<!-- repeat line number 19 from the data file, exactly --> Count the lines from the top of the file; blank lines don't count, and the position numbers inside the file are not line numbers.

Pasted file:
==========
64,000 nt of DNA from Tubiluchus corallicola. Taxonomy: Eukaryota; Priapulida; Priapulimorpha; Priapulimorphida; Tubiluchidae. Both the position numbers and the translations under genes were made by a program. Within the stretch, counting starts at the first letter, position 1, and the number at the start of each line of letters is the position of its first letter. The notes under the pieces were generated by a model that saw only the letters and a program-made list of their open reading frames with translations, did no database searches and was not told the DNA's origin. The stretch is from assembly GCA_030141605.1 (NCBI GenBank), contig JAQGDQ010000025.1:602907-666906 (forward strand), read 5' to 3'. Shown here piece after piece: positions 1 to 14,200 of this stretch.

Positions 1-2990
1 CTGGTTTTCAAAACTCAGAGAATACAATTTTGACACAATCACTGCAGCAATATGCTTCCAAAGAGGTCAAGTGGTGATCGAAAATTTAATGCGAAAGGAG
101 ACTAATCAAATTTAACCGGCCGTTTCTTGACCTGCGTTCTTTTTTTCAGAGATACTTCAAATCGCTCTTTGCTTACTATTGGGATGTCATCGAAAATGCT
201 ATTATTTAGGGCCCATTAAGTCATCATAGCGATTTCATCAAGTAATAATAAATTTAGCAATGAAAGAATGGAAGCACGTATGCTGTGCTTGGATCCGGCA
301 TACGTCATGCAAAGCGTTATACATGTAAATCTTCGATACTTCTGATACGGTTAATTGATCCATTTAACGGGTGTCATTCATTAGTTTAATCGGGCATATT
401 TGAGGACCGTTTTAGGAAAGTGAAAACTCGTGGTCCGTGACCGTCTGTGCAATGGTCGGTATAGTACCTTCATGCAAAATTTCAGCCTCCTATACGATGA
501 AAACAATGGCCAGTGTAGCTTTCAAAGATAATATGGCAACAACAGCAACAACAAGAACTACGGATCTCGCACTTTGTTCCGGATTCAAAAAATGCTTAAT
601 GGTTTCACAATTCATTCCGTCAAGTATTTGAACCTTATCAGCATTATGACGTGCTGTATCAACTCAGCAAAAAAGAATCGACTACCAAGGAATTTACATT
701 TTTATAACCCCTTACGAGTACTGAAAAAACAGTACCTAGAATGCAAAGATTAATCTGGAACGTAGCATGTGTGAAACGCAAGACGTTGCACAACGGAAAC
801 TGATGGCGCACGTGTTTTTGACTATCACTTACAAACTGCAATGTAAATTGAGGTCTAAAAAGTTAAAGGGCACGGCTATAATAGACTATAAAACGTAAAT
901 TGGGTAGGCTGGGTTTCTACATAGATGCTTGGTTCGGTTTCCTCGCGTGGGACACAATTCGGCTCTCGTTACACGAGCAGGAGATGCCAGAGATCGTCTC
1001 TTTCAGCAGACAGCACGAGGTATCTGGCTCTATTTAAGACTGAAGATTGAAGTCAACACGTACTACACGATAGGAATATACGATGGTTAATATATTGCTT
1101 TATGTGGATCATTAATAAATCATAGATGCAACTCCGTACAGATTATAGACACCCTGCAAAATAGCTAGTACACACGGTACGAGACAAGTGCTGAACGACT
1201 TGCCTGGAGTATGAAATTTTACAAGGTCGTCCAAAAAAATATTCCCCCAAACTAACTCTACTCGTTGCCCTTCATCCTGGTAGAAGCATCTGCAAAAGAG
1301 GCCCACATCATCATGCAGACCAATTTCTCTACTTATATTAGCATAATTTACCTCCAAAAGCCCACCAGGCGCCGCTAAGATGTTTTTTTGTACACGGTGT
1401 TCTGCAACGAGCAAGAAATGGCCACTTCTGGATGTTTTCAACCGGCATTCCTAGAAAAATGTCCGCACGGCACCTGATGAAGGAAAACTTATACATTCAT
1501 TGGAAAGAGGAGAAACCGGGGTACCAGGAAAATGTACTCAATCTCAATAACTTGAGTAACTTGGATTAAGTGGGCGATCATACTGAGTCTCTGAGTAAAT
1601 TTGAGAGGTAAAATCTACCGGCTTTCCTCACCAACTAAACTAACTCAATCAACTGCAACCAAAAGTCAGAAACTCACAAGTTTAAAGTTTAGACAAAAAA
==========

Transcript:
1601 TTGAGAGGTAAAATCTACCGGCTTTCCTCACCAACTAAACTAACTCAATCAACTGCAACCAAAAGTCAGAAACTCACAAGTTTAAAGTTTAGACAAAAAA